At DediPower we support a massively diverse corner of the internet with hosting platforms ranging from single server sites to large, multi-server, load balanced content delivery systems. As businesses change, requirements inevitably follow and as such my job as a solution architect sometimes becomes much more of an advisory role.
A particular scenario that I can personally relate strongly to coming from a development background is where clients are happily running nice, simple traditional web and database applications but growing to a point where they are starting to take more traffic than was ever envisioned and are straining the hardware originally deployed to support it.
More commonly than not we see clients using software, be it custom software or one of the thousands of software platforms available, that hasn’t been designed with true scalability in mind.
Scaling a platform vertically is always a quick win when hardware starts to struggle however there is only so far you can scale up and typically we advise, for those clients rapidly growing, that this should be considered as simply buying some time to test options for greater performance potential.
We see a lot of web applications which are extremely heavy on the underlying database and unfortunately it is typically scaling the database which is the difficult task during these projects. Deploying multiple web servers behind a load balancer is a relatively simple and risk free procedure for most applications, however, to do the same with the database layer requires a certain degree of support by the web application itself and that a few specific database design issues are considered.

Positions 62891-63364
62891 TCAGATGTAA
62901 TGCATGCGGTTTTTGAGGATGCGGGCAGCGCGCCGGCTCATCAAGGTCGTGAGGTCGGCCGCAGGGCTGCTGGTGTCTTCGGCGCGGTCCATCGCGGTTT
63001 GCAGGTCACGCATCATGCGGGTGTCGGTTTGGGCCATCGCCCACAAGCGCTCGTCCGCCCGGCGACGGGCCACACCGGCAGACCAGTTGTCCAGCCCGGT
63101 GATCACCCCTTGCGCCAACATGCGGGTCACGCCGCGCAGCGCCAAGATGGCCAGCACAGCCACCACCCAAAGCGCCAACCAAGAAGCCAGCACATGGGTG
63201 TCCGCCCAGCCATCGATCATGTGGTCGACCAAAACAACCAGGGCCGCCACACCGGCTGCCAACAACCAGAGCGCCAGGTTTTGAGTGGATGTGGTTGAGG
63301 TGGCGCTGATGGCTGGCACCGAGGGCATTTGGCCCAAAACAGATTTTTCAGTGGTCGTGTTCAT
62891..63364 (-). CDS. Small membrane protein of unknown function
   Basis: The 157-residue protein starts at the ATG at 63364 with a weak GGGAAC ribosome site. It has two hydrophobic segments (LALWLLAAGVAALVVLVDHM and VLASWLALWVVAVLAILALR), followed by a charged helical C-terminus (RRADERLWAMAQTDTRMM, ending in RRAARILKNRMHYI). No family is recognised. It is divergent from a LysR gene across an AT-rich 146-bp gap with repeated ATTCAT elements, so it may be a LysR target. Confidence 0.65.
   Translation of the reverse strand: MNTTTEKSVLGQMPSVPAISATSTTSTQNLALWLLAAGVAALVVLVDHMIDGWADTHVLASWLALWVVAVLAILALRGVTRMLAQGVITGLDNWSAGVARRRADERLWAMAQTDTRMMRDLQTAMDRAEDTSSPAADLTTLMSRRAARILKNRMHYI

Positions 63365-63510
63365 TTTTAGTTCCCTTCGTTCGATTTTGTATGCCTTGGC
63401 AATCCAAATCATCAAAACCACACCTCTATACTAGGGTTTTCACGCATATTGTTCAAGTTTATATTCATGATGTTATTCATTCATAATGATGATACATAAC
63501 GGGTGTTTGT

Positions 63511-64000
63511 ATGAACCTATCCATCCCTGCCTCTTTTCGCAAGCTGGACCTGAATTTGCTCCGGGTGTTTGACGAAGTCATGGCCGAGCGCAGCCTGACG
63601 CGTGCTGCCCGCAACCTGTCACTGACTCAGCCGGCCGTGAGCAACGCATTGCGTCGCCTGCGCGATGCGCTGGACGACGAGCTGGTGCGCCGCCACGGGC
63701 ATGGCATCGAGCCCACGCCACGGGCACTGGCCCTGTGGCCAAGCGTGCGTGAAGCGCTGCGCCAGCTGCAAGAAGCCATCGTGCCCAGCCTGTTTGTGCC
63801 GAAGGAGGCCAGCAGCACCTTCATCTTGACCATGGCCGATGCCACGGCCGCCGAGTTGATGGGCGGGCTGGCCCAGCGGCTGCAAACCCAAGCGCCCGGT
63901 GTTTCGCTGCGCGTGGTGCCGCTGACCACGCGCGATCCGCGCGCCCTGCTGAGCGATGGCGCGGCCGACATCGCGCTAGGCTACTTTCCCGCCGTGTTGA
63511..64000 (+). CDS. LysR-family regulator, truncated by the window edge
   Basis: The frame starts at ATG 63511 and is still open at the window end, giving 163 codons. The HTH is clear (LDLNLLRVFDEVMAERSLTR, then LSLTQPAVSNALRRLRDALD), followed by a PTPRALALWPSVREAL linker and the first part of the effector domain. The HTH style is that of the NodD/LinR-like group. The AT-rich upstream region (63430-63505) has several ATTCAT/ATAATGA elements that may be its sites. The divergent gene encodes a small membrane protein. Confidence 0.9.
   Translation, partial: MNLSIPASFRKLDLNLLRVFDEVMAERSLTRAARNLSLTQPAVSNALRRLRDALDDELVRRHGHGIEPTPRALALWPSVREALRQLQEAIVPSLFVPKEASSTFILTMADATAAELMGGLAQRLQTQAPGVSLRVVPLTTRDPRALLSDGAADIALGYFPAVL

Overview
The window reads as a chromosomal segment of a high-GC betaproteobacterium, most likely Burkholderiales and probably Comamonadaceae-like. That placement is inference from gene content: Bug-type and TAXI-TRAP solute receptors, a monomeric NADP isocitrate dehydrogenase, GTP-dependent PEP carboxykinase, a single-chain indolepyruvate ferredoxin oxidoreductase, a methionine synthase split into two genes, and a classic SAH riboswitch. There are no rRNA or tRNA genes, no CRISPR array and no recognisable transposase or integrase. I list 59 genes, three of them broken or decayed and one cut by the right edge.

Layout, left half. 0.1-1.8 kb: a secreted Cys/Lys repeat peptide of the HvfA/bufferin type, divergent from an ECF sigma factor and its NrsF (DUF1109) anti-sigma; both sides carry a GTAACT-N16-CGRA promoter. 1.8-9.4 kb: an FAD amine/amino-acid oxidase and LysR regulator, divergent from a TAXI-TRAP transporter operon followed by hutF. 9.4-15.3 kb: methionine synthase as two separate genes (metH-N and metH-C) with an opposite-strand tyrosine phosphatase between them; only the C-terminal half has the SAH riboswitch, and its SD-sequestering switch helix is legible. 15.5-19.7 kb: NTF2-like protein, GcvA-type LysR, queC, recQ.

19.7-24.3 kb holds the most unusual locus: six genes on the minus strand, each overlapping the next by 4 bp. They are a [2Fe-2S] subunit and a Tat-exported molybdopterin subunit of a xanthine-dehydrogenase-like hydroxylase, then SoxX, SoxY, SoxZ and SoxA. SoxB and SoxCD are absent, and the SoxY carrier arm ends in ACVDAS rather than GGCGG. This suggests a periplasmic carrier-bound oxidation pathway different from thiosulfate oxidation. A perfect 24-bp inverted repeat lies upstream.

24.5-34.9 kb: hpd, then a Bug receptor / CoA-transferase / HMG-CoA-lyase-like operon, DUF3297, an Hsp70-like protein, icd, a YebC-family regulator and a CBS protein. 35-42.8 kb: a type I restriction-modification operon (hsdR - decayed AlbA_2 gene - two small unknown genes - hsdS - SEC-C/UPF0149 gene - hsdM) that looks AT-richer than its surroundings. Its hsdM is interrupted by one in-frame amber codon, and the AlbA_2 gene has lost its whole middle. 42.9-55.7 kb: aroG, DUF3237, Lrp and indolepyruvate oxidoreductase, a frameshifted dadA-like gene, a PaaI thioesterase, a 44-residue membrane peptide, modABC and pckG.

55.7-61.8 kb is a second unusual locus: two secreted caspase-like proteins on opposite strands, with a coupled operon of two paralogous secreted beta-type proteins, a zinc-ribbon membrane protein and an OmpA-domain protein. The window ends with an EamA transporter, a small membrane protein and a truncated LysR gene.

There is no one way of designing or modifying a database so that it can be horizontally scaled as this depends hugely on the form and purpose of the service and is certainly way beyond the scope of this post.
The general principle however is to make the web app capable of utilising multiple instances or partitions of the same database so that you have the computing resources of multiple servers available to you for handling queries. The replication mechanisms at work behind the scenes, that ensure data written to one instance is also copied to all other instances, work in near real-time, however, “near” real-time is not fast enough for this process to be transparent to the web application.
Often, a large proportion of the cost of building in true scalability to web services is the relatively high expense of the potentially significant development and testing time required to make software and databases compatible. We are often asked what we can do with the platform itself to minimise this impact, and the truth is, there are quite a few tricks that can be employed to enhance performance without touching the software. However, between us we have a huge wealth of software development knowledge so we are well equipped to give really good guidance, not just on potential hardware and configuration but also on quick wins that can be found within the application and databases themselves.
Working through these kind of problems with our clients and helping them though these difficult upgrades is one particularly interesting and rewarding part of my job!